Also! What’s the dumbest thing you’ve ever heard somebody who accepts money for their training advice say?

(no wives tales or “My neighbor” stories, but a real “trainer”/”behaviorist”)

Best answer:

Answer by maxBirdy
i used to make a motor boat sound and tickle the bottom of my dogs ear, it made him sad and depressed and angry, and he almost bit me a few times, he hated it. so to fix the problem i would do it again, except give him a treat after, eventually he realized it was no big deal and stopped being sad.

im no trainer but i am very good with dogs, and i have to say using small treats or even ‘trainer’ treats, work best with any animal. (over patting them on the head lolwut)

Give your answer to this question below!

Question by AngelWithAnX: Rescued a Jack Rusell and need a little advice please?
About 3 months ago, my family rescued a Jack Russell/Westie mix. He’s estimated at just over a year old and had probably been in the kennel/rescue place for about 6-7 months (estimated). When I picked him up, while all the other dogs were let out of their cages on leashes with volunteers, this little guy, now named “Ares” was in a cage sitting next to a fence. They said it was because he was too “out of control and wild”. After talking to the head of the rescue group, she said Ares had to be secluded because he bit a high school student volunteer who riped his dew claw out when he was removing the dog from the cage.

Ever since I picked Ares up, he’s been really loyal and friendly to my family and my boyfriend’s family, but he hates the rest of the world. I don’t understand it. If we have company over at our house, he growls and gets super excited like he wants to say “hi” and greet the person entering the house but when they get close, he attacks. It’s worse when people come to the front door (but both of my dogs kind of realize that friends use the garage). Ares growls at people when we’re out on walks, and sometimes if another dog starts to approach me, he’ll get all defensive and start pulling on the leash and jumping. I use a Halti when walking him, which makes an improvement, but everytime I go down to our town park there are always people who leave their dogs off a leash (even though it says “ILLEGAL DOGS MUST BE LEASHED AT ALL TIMES”) and we usually get attacked by other bigger dogs. I mean I understand that Ares is trying to protect me, but is their any behavior training I can work with him on?

Another problem is that he gets so wound up and excited that he’s almost ridiculous to calm down. Even if secluded, he’ll just destroy whatever room he’s in, chewing up everything, running wild. I’ve talked to my groomer (who is also a breedre of Kerry Blue Terriers) and she said it’s ok to put Ares on tranquilizers or low dose ADHD drugs, cause her terriers are on them, but my vet says he won’t perscribe them. Actually Ares bit my vet because he got too close to me. I know he’s still a puppy, but he’s been labeled as “too agressive” to enter a group basic training class and I don’t know of anywhere that is relatively inexpensive to work with a “problem” dog.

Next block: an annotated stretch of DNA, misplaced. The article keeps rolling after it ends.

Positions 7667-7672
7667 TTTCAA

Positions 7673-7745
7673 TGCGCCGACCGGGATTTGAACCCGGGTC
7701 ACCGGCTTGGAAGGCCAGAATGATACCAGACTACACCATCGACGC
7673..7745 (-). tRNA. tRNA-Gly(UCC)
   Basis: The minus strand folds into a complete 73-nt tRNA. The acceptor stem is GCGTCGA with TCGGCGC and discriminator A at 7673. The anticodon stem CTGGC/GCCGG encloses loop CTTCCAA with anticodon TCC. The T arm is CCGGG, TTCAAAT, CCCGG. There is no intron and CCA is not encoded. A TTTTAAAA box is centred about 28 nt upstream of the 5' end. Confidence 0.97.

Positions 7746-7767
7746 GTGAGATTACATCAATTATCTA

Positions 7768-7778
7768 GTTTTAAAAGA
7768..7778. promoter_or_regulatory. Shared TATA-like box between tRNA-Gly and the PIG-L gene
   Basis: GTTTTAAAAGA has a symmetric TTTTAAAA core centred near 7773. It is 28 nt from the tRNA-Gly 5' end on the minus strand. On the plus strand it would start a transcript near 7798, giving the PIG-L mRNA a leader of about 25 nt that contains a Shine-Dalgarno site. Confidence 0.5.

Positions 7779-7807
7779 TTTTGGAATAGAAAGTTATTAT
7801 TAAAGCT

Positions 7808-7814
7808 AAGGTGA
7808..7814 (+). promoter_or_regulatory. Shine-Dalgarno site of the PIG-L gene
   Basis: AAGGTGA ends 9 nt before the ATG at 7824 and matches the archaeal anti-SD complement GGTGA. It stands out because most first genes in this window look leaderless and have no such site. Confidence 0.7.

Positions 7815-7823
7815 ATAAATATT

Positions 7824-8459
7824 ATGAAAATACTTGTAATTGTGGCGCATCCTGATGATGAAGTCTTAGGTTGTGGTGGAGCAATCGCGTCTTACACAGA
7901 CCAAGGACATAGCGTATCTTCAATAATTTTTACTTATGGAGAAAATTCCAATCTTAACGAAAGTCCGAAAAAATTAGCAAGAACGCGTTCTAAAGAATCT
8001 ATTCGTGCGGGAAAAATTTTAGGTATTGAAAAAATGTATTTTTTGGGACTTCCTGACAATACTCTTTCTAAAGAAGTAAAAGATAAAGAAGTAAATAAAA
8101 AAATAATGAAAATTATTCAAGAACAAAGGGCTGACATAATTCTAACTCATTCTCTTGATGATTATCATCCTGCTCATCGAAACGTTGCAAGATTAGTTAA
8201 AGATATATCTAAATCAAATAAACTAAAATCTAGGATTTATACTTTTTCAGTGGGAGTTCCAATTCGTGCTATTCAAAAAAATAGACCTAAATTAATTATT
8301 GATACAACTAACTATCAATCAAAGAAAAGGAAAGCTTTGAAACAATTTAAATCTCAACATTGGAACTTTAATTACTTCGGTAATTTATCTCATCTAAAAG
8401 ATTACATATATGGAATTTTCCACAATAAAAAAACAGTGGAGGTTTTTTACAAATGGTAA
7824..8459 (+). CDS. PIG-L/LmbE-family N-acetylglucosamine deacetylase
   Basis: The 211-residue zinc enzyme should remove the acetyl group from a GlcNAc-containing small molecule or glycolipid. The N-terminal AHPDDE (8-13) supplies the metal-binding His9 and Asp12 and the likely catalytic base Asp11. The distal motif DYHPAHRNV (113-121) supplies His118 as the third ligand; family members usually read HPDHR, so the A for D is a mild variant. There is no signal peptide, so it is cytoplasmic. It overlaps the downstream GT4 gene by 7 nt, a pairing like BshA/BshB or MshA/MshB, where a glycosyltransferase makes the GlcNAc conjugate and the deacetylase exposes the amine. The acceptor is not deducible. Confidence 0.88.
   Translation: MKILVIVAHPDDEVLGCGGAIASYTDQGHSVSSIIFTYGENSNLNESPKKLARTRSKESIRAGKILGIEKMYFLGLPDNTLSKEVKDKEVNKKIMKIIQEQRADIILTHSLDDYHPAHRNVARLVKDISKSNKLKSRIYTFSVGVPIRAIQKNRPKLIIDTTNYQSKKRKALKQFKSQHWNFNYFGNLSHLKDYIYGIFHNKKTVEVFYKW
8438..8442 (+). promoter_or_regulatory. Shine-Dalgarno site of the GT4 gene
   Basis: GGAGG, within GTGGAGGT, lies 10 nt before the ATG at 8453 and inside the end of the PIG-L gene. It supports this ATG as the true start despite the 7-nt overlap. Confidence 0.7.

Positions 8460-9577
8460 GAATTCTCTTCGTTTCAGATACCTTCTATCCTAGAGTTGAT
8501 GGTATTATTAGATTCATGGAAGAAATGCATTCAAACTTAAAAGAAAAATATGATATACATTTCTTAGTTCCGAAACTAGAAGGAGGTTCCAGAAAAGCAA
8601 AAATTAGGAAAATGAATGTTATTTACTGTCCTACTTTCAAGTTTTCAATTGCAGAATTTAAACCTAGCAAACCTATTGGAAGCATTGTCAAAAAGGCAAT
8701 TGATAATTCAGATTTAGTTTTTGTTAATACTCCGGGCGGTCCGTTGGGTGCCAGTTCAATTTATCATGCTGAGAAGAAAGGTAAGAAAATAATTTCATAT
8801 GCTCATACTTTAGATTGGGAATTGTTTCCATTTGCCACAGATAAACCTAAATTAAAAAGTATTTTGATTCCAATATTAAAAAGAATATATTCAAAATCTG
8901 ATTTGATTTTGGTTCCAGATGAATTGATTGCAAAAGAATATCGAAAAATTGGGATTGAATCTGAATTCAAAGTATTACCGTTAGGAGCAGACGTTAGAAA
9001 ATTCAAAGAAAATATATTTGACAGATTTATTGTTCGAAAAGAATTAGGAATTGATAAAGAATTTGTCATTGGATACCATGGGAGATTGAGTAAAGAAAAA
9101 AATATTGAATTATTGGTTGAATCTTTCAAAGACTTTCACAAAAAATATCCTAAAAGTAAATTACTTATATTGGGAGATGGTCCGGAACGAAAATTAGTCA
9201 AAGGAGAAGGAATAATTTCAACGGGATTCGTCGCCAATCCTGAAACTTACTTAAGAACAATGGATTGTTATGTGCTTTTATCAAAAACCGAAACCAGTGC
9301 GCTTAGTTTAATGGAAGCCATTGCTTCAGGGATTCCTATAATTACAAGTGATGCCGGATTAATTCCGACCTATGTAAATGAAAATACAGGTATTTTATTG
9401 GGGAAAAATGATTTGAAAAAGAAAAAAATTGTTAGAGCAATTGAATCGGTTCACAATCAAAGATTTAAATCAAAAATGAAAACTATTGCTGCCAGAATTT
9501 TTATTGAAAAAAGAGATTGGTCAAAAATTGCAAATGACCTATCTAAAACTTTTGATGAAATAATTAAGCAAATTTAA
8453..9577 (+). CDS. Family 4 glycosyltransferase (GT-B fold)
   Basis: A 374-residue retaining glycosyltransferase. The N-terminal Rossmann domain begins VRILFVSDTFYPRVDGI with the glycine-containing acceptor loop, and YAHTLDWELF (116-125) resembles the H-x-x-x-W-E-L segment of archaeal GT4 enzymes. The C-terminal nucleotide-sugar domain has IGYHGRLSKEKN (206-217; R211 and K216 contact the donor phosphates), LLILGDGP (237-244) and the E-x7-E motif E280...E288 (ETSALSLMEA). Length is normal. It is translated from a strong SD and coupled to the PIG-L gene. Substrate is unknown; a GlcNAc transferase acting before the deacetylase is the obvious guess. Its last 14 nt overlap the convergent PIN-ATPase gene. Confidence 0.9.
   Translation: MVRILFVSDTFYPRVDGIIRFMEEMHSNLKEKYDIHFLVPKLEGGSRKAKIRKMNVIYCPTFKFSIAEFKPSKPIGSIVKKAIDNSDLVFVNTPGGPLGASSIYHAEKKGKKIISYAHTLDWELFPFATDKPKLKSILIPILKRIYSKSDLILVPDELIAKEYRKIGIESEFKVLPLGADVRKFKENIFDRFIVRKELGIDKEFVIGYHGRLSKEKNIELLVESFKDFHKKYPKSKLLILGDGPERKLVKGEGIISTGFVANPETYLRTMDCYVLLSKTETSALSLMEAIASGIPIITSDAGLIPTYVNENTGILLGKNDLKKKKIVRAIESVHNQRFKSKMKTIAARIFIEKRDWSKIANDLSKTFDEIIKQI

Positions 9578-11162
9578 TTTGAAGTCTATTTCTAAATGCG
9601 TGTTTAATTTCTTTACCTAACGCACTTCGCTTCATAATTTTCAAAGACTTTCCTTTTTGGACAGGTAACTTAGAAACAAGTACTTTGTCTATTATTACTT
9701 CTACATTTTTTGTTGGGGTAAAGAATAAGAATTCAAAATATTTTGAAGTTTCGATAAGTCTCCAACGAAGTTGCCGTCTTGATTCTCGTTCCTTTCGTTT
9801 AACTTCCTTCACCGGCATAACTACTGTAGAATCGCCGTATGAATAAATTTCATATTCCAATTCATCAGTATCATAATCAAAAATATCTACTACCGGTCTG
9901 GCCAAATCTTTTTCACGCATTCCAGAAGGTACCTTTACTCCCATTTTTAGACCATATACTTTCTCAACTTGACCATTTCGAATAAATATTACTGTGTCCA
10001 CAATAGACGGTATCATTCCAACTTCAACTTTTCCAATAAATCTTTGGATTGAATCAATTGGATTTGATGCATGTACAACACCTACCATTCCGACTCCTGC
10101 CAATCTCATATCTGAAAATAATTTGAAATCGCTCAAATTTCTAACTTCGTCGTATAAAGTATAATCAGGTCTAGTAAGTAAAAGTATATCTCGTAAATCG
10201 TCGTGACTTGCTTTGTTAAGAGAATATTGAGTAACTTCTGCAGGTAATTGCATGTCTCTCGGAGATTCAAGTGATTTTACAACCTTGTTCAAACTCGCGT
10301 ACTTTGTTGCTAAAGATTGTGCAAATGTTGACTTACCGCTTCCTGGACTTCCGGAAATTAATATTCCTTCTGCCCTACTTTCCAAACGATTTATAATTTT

I’m kind of at my wits end here since some of my family members (outside of the people who live with me and Ares on a daily basis) as well as neighbors say that Ares can’t be helped and we should just put him down or give him back (although the rescue group I got him from is no longer in existance) He’s not a bad dog, he’s just been in a kennel/rescue group for so long he hasn’t been properly socialized. I’m not ready to give up on him, but I need a training solution for when I have company over; he can’t be trusted outside of a cage.

Any suggestions for what I can do. I live in Buffalo, NY. I’m willing to do whatever it takes and money really isn’t an issue, but If you know of someone in my area who works with problem dogs that would be great. Thanks in advance.
Thanks for the comment “It is the behavior of a possessive/aggressive, territorial, poorly socialized dog. Period. End of story.”. I think I already said that when I rescued him we knew he was poorly socialized, being in a kennel for 6-7 months with minimal volutneers, I think I did the dog a favor.
Thanks for the advice. The dog is definitely getting enough exercise, we have a pool and a treadmill (although the treadmill thing doesn’t quite work, he’s afraid of it). I’ll post on the other site and see what help I can get there :)

Best answer:

Answer by Mutt for the Truth
Looks for a behaviorist – your vet should be able to point you to a few, or your local Kennel Club. Or try Google.

This is NOT “protective” behavior in the least, by the way. It is the behavior of a possessive/aggressive, territorial, poorly socialized dog. Period. End of story.